The New York Times’ Biggest Single Investor Is Selling Over Half His Shares

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Joe Simonson Media Reporter
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Mexican billionaire and outspoken critic of President Donald Trump, Carlos Slim, is reportedly selling over half of his shares in The New York Times.

Slim will be left with only an 8 percent stake in the paper, down from 17 percent. The sale, first mentioned in a Dec. 6 statement, was worth $250 million in mandatory exchangeable trust securities.

The sale is part of a series of reductions by Slim. In July, he sold about $10 million of his shares.

Slim was once seen as a godsend to the paper, which faced similar financial difficulties as other print papers and news media shifts primarily to online. In 2009, he lent the paper’s parent company $250 million in the midst of the financial crisis. By 2015, he was the largest single investor.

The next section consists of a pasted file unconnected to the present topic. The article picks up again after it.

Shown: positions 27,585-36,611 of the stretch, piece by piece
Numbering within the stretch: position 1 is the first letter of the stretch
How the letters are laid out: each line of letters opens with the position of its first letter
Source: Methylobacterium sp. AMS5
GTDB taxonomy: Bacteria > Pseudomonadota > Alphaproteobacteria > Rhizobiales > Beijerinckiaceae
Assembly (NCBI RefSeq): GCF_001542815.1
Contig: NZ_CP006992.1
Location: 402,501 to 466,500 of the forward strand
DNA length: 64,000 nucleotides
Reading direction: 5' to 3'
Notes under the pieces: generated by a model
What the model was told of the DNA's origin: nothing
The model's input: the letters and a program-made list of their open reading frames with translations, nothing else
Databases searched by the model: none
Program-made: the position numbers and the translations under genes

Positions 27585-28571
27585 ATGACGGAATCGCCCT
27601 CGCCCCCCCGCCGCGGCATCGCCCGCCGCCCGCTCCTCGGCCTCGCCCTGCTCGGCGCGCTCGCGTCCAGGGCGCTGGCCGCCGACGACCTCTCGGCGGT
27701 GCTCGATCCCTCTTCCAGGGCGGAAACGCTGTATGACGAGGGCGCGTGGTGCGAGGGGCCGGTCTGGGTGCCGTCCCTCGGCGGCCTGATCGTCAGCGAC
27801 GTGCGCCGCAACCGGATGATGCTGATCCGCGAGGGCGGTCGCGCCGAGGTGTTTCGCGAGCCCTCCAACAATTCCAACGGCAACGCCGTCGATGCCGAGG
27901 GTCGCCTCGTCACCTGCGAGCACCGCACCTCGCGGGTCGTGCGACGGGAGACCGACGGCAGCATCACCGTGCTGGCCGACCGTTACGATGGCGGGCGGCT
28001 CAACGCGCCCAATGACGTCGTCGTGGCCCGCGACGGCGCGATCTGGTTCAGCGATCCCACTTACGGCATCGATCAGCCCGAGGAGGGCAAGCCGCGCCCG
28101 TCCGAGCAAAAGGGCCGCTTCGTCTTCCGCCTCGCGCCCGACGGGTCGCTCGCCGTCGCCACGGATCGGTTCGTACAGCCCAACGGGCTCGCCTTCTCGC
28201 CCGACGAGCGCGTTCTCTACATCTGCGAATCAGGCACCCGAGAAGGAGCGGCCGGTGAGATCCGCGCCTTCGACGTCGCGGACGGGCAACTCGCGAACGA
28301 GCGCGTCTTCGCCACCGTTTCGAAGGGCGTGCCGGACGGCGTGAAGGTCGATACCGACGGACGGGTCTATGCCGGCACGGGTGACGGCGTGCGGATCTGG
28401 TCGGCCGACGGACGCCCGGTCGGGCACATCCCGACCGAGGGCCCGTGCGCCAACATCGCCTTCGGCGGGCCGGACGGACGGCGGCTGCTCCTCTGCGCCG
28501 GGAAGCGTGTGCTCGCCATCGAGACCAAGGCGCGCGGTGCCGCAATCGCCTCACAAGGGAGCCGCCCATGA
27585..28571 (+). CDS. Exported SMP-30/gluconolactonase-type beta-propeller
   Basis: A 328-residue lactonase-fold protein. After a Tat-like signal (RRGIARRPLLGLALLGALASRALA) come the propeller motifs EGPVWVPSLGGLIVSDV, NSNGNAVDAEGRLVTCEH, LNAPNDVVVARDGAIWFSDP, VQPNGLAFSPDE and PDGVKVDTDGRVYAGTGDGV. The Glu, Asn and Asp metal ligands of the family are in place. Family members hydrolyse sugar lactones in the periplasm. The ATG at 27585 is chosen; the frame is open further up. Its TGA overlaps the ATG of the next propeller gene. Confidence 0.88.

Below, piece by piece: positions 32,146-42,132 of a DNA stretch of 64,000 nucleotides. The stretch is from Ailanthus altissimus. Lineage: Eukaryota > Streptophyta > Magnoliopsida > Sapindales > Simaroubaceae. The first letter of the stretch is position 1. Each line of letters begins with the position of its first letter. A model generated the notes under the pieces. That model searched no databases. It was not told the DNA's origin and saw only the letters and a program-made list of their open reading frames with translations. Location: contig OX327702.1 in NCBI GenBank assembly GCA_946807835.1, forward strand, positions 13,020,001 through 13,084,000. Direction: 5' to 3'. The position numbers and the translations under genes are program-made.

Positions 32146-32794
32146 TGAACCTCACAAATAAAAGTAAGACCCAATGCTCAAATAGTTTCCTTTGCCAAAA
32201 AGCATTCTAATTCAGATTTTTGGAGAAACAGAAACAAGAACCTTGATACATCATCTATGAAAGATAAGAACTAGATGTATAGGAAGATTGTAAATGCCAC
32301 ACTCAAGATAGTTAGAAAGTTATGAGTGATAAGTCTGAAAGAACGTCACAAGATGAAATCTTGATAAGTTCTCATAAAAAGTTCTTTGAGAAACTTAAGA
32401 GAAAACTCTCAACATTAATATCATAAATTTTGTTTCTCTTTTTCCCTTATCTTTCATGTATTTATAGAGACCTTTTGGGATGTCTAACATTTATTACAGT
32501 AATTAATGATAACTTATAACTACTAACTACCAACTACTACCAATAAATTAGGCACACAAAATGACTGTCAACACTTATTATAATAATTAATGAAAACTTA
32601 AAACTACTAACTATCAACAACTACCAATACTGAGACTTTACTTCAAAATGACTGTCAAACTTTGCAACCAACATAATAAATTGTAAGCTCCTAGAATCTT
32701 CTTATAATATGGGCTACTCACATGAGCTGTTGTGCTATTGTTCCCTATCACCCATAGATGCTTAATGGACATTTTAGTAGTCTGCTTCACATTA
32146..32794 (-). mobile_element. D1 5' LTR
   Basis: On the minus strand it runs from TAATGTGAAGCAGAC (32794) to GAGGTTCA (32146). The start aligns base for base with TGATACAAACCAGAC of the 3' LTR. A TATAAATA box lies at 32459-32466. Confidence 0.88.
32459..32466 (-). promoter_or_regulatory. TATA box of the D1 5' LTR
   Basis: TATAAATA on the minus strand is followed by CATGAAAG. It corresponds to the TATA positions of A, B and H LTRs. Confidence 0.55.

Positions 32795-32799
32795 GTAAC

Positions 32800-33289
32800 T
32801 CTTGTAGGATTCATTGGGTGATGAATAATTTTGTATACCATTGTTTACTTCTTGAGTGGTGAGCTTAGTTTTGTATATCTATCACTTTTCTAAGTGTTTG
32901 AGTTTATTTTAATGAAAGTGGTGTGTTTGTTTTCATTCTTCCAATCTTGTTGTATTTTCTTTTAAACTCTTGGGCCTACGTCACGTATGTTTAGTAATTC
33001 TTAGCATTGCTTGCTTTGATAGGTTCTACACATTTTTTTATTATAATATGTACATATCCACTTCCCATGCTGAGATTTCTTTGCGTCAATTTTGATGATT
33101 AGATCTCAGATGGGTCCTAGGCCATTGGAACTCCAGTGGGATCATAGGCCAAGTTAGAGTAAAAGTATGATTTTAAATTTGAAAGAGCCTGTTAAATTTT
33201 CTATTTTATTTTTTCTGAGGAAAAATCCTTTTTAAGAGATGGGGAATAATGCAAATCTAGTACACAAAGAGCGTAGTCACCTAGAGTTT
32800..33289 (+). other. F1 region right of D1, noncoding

Shares have increased by over 50 percent since 2015. Despite the recent success, the paper’s shares were trading at $18.60 by Monday evening — significantly down from its 2002 high of $52.00.

A New York Times spokesperson said that the organization is “grateful for Mr. Slim’s confidence and support of the company,” according to Bloomberg.


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